House-passed 'forever chemicals' regulations pulled from defense bill

Democratic-championed provisions in the annual defense policy bill that would regulate cancer-linked “forever chemicals” have been pulled from the final version of the bill, the chairman of the House Armed Services Committee confirmed Friday.

Rep. Adam SmithDavid (Adam) Adam SmithWhite House, Congress near deal to give 12 weeks paid parental leave to all federal workers Overnight Energy: Pelosi vows bold action to counter ‘existential’ climate threat | Trump jokes new light bulbs don’t make him look as good | ‘Forever chemicals’ measure pulled from defense bill Overnight Defense: Suspect in Pensacola shooting identified as Saudi aviation student | Trump speaks with Saudi king after shooting | Esper denies considering 14K deployment to Mideast MORE (D-Wash.) told reporters that negotiations on the National Defense Authorization Act (NDAA) are all but done, with the conference report only needing to be printed before negotiators’ signatures are gathered.

Negotiations on the bill had been tripped up for months over issues including President TrumpDonald John TrumpTrump says he will ‘temporarily hold off’ on declaring Mexican drug cartels as terror organization House Judiciary Committee formally receives impeachment report Artist behind gold toilet offered to Trump sells banana duct-taped to a wall for 0,000 MORE’s border wall and Space Force. In recent weeks, provisions regulating a class of chemicals known as PFAS, which have been leaching into the water supply near military sites, also emerged as a major stumbling block.


“We did not get what we wanted on PFAS because the Republicans refused to give it to us,” Smith said. “I strongly support listing this is a toxic substance and letting EPA [the Environmental Protection Agency] go to work. That’s what the Republicans refused to do.”

Ultimately, Smith added, the issue falls outside the jurisdiction of the NDAA, which made Democrats’ stance harder to defend after Republicans said they would not sign the conference report with the language in the bill.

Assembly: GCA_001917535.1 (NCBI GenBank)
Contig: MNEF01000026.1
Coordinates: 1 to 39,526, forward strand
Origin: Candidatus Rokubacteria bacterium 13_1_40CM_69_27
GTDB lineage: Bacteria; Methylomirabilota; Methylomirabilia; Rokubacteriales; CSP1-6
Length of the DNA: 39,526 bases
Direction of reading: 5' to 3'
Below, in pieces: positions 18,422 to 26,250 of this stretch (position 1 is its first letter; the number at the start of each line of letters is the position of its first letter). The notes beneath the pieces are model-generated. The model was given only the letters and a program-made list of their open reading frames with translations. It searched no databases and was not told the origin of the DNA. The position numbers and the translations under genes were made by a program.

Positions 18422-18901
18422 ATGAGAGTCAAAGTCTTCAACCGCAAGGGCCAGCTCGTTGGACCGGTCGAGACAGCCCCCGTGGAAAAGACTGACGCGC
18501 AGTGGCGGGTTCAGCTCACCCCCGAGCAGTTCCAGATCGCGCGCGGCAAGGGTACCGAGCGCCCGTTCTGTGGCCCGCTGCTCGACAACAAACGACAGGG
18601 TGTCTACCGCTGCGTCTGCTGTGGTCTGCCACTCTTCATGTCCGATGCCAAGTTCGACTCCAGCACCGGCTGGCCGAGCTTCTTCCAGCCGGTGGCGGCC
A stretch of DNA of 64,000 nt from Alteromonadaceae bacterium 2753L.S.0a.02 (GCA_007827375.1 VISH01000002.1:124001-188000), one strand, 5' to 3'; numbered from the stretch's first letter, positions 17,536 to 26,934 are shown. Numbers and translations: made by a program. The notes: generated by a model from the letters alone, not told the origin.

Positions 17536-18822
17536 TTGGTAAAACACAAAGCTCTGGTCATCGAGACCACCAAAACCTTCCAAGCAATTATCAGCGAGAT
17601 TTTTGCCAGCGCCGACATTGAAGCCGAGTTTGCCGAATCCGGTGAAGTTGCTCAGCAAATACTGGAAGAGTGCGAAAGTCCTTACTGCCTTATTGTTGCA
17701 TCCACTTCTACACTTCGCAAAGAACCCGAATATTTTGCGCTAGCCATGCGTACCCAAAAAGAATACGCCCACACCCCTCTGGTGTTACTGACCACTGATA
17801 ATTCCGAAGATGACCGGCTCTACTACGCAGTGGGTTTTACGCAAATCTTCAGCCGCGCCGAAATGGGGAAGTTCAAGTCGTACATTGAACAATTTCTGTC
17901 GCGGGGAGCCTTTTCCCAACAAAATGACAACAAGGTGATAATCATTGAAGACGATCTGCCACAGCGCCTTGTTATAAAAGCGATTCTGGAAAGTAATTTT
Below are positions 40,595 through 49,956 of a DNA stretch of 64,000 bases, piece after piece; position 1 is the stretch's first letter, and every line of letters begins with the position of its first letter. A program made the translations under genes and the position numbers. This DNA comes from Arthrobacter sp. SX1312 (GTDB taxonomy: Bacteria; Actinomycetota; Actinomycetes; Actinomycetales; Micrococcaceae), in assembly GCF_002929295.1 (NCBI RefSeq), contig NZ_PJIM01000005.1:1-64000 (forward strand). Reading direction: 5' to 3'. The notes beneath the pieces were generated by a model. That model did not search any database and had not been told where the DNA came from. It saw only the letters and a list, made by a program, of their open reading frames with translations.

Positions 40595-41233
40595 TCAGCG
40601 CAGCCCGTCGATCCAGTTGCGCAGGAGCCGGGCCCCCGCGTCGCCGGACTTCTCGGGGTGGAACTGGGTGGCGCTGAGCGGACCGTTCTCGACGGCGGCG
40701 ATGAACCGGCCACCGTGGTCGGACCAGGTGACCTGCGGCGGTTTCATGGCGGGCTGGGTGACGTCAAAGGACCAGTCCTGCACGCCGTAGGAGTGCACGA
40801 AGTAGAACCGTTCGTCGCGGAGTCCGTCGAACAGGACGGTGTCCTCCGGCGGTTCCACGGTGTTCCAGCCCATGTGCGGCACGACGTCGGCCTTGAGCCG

“What everyone forgets is, we kind of have a day job here, which is authorizing the defense bill so that we can continue to defend the country and support our troops, and that’s about 2,000 pages and a whole bunch of different provisions, and that’s kind of important,” he said. “And yes, we can grab other stuff, and I’m happy to do it … I’m not going to jettison the entire authorizing bill. We pushed it as hard as we could, and then we pushed it a little bit harder. Republicans wouldn’t give in.”

The cancer-linked substance known as PFAS is used in firefighting foam and has contaminated water near at least 425 military sites.

The House-passed version of the NDAA would have forced the cleanup of PFAS under the Superfund law and would have directed the EPA to set a maximum contaminant level.


The elimination of those provisions from the final NDAA could mean the bill will lose some Democratic votes when it comes to final passage in the House. Last month, 69 House Democrats wrote a letter to negotiators saying they “cannot, in good conscience” support an NDAA that “fails to significantly address” PFAS contamination.

On Friday, Smith stressed the bill retains several provisions on the Department of Defense’s (DOD) use of PFAS.

“What is in our jurisdiction, we pushed pretty hard and we got some good regulations on reducing what DOD does with PFAS. The stuff within our jurisdiction, we got what we wanted,” he said.

Smith would not discuss several other details of what the final bill includes or excludes.

On the issue of paid family leave, Smith said he was happy with the resolution without elaborating. The House-passed bill would give federal employees 12 weeks of paid family leave. 

On Thursday, Smith also suggested Democrats lost out on a House-passed provision that would have reversed Trump’s transgender military ban.

“We fought hard for it,” Smith said at an American Enterprise Institute event. “There were potential compromises that I could have pursued, but the conventional wisdom was, all or nothing, and I agree with that convention wisdom. There should be no restriction on transgender troops’ ability to serve. … We’re going to have to keep fighting them on that.”  

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